Over-the-road trucking is the finest job I’ve ever had, and I’m 45 years old. To be successful in trucking, you need a strong work ethic, a can-do attitude, and a positive frame of mind. Too many novice drivers ruin their careers before they even get started. The most led lights for trucks and trailers typical blunders that rookie truck drivers make will be discussed in this section.
Prepare Yourself for the Challenge That Is awaiting You.
One of the most important things you need to realize about trucking is that it will be really difficult. Before you achieve your objectives, you will have to navigate an emotional obstacle course. At times, you may even question whether or not you made the right choice to pursue a profession in transportation. Pain is only here for a short time. Taking a few months of CDL training and a year of rookie challenges is nothing compared to the bigger picture. Persevere with a positive frame of mind.
The postal service was awful for me, so you can handle a year of blunders and improvement in trucking. You’ll get the hang of that 70-foot-long, 80,000-pound beast of a truck eventually, I promise. Mastering time management and parking in busy places are just two of the many skills you’ll learn while taking this course.
Learning becomes less stressful at that moment. Now, the only worry you face is the daily tension of working in the trucking industry. It gets easier to back out of a tight spot. You have a good rapport with the dispatch team and know exactly what they need from you. You’ve dealt with mechanical problems before and know how to fix them. You’ve earned a great deal of knowledge and expertise, as well as the self-assurance that comes with it.
It’s a wonderful time to be alive!
Be Acquainted with the Facts
First and foremost, if you want to go through your first year of trucking successfully, you need to get rid of any preconceived notions about what it entails. It doesn’t matter what you imagined it to be like as a child. In the same way that the dream I had about Gerard Butler with his loincloth from the movie 300 is a lie, this is also one.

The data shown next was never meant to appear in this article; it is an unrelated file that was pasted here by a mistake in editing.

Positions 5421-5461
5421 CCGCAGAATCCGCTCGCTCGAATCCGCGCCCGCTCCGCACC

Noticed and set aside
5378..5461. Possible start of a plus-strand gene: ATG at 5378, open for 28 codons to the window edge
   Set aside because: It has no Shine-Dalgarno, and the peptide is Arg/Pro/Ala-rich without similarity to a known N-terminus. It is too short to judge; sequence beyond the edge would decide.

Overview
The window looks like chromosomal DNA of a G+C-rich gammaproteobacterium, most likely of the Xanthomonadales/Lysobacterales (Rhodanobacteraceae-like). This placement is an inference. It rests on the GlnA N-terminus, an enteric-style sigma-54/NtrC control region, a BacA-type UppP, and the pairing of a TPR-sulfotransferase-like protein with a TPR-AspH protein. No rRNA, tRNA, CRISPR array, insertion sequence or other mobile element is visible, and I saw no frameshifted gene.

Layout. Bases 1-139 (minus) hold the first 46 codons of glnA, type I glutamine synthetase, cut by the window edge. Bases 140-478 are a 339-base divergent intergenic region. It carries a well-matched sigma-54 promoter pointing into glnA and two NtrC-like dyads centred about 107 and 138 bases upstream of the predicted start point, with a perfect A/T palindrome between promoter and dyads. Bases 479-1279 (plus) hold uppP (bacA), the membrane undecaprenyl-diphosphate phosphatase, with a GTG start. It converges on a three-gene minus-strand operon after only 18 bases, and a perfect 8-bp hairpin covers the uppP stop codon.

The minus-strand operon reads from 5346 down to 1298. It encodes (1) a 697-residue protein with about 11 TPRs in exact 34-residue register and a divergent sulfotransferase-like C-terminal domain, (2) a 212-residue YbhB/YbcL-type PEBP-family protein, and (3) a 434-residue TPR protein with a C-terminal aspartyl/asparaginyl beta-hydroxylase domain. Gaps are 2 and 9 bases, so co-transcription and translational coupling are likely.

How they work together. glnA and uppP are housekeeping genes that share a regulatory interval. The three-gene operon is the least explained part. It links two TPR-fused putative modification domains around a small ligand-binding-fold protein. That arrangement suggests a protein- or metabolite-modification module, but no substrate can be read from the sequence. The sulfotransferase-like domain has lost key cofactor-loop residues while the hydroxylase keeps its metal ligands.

Even after two showers, you’ll still be drenched in sweat on such days. When the wind whips your vehicle severely during a thunderstorm or a snowstorm, you’ll realize you need to go to the bathroom quickly. In the midst of a long shift, you’ll have days when you’ll want to punch your obnoxious trainer, pound the truck, and cut the head off the driver who refuses to allow you space to dock.
In this environment, things might change at any moment, therefore you need to be adaptable. You may be delayed if you encounter a mechanical issue or a traffic backlog. The shipper may have canceled the shipment by the time you got there. It’s possible that you’ll be forced to reroute a thousand-mile journey to deliver a product to a new recipient who urgently needs it. Trucking is a fast-paced industry. It’s a fact of life that you’ll have to adapt to shifting conditions.
To deal with these kinds of challenges, you must be adaptable in your approach to issue solving. These actions are not deliberate. Nobody is to blame. There is no one to blame except yourself. That’s simply the nature of trucking; accept it. Trucking is not the career for you if you can’t stand being around people all the time. So what? However, give it a year before giving up.
There are several reasons to stay with your first employer for a full year.
These situations may upset a novice driver, but they become inconsequential to a seasoned one.
After realizing she couldn’t complete her three-stop route in one day, a driver made a last-minute change of plans. She gave it all she had, but it wasn’t enough. Any driver with a little of experience would have given dispatch a note noting, “Receiver #2 caused the delay. The new ETA is 1800.” Let dispatch take care of it when we parked the vehicle and went to sleep. Alternatively, they may reschedule the pick-up or send another driver.